Personal loss due to Sudden Cardiac Arrest, accessibility to emergency services, and access by the local community cited as reasons for schools wanting an AED
Forty-five schools from across Northern Ireland have been presented with life-saving defibrillators by the Sports Minister Carál Ni Chuilín at a special ceremony held today at Stormont.
The devices, manufactured by HeartSine Technologies, were handed over to representatives from each of the selected schools during the ceremony held at Stormont’s Long Gallery as part of the 2013 World Police and Fire Games (WPFG) lasting legacy.
The selected schools were deemed to have submitted the best entries explaining why they should receive one of the 45 Automated External Defibrillators (AEDs) originally stationed at this year’s Games at various venues across the province.
Many of the entries mention personal loss due to Sudden Cardiac Arrest; because SCA can happen to anyone, several schools cited the loss of pupils, former pupils, staff, or family and friends of pupils and staff as a key reason in asking for the AED. A few of the schools mentioned the need to protect those pupils with known heart conditions.
Accessibility is also mentioned as a key issue for many schools that have limited access to emergency services due to the location or layout of the school. In addition to being immediately accessible, the AED will provide peace of mind to the school staff and pupils.
Speaking at the presentation of the defibrillators in Stormont, Sports Minister Carál Ní Chuilín said:
“The World Police and Fire Games were a landmark event, which saw 7000 competitors from 67 countries competing in 56 sports. Add to this the tens of thousands of spectators, 3,500 volunteers and numerous support staff and you have a sporting celebration on a grand scale.
“After the event, the focus turns to the legacy and how we can use the momentum of the Games to make a positive impact on people’s lives – particularly in areas of deprivation and social exclusion.
“That is why I welcome this initiative, which sees a potentially lifesaving piece of equipment given to schools. It is a positive development for those at the schools, and their wider communities.
“I would like to thank HeartSine Technologies, who manufactured the defibrillators, for their support during the Games, and for this important contribution to the legacy.
“It is impossible to predict when a Sudden Cardiac Arrest (SCA) may occur. What we can do, however, is prepare best as we can. While I hope this equipment never has to be used, it can make the difference in a potentially life-threatening situation.”
Seamus Murray, Director of Business Services at 2013 WPFG Ltd. said:
“In August we celebrated the Games and its success, today we are able to continue that success through our legacy work with one of our key sponsors, Heartsine.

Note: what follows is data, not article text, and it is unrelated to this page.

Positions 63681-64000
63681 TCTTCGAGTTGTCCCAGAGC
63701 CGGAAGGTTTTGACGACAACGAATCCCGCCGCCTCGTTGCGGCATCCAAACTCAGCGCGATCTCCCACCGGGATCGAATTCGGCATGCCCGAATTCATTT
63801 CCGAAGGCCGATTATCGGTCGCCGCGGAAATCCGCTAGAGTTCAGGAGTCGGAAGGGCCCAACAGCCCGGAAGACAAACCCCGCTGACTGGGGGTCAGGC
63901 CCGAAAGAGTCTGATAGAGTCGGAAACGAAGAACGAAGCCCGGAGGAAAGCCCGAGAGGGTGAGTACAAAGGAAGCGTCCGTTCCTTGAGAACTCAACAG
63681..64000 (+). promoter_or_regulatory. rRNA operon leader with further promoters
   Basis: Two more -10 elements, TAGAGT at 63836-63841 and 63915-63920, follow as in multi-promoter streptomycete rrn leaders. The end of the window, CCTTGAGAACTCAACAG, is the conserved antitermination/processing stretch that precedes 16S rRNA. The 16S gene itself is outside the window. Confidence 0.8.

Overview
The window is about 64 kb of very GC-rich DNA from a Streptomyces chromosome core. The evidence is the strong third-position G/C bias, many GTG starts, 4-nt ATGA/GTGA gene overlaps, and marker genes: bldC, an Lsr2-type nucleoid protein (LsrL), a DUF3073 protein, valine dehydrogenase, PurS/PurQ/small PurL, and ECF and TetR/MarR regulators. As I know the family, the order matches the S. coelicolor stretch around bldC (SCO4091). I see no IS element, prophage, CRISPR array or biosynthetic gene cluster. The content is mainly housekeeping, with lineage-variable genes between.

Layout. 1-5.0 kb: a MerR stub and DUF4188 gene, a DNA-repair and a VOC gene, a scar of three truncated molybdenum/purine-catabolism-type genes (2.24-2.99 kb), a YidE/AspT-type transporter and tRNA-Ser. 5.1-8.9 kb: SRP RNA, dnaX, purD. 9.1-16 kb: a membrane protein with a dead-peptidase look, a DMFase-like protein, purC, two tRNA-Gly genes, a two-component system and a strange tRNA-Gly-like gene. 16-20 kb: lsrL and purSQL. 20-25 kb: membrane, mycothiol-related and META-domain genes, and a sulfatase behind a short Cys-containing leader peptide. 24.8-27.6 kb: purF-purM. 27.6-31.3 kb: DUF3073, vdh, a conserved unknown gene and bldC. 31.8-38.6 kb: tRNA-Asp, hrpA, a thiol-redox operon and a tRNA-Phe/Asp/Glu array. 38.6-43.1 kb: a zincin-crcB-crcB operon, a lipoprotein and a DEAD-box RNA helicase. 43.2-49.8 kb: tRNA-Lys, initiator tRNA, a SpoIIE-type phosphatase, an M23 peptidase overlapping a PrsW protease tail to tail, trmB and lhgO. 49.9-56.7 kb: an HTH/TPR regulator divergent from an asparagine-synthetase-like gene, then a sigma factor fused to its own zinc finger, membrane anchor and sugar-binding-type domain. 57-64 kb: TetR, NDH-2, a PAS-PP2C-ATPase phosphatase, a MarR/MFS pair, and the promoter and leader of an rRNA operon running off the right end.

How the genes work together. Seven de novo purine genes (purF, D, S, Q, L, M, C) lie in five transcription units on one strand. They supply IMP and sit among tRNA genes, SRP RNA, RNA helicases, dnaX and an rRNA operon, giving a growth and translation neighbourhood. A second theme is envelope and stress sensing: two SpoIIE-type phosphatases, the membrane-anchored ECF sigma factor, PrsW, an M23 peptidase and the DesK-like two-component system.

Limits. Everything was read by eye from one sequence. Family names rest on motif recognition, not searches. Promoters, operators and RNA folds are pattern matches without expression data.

“The involvement of schools in the Games was one of our key priorities, to see so many of those schools here today from right across Northern Ireland receiving their defibrillators is tremendous.
“These will be of great benefit to the local school and surrounding communities.”
The judging panel was made up of representatives from HeartSine, WPFG and the Red Cross, which will provide free AED training in 2014 to all schools selected to receive a defibrillator.
Declan O’Mahoney, Chief Executive of HeartSine Technologies, who are the only company to design, develop and manufacture AEDs in the UK or Ireland, said:
“We were delighted to initially provide 45 defibrillators to the Games venues, and even more delighted to have been involved with such a fantastic legacy program which has allowed us to distribute our lifesaving devices to a number of schools within each of Northern Ireland’s five Education and Library Boards.
“I would like to thank all of the schools who took the time to support this initiative because in backing this campaign and getting an AED, the schools are supporting their local community who will have access to the defibrillator as well.
“Around 270 people die from Sudden Cardiac Arrest (SCA) every single day in the UK.
“If someone suffers SCA and is treated with Cardiopulmonary Resuscitation (CPR) alone, survival rates are less than 5%.
“If, however, you combine CPR with the use of a defibrillator, then the rate of survival can increase to over 70%, so the immediate presence of an AED to save more lives and fight against SCA is crucial.”
Paula Powell, Community First Aid Manager from the British Red Cross, which will be providing training for up to 15 members of staff from each of the schools receiving a defibrillator, said:
“Defibrillator training is a great opportunity to try out the equipment and become familiar with the device. It also gives people the confidence to get involved in an emergency situation.”
HeartSine AEDs, which are manufactured in over 29 languages, are in place in public buildings, schools and sporting arenas across the world including The White House, European Parliament Buildings, Stormont Parliament Buildings and at George Best Belfast City Airport.
The list of schools who received a life saving defibrillator is provided here.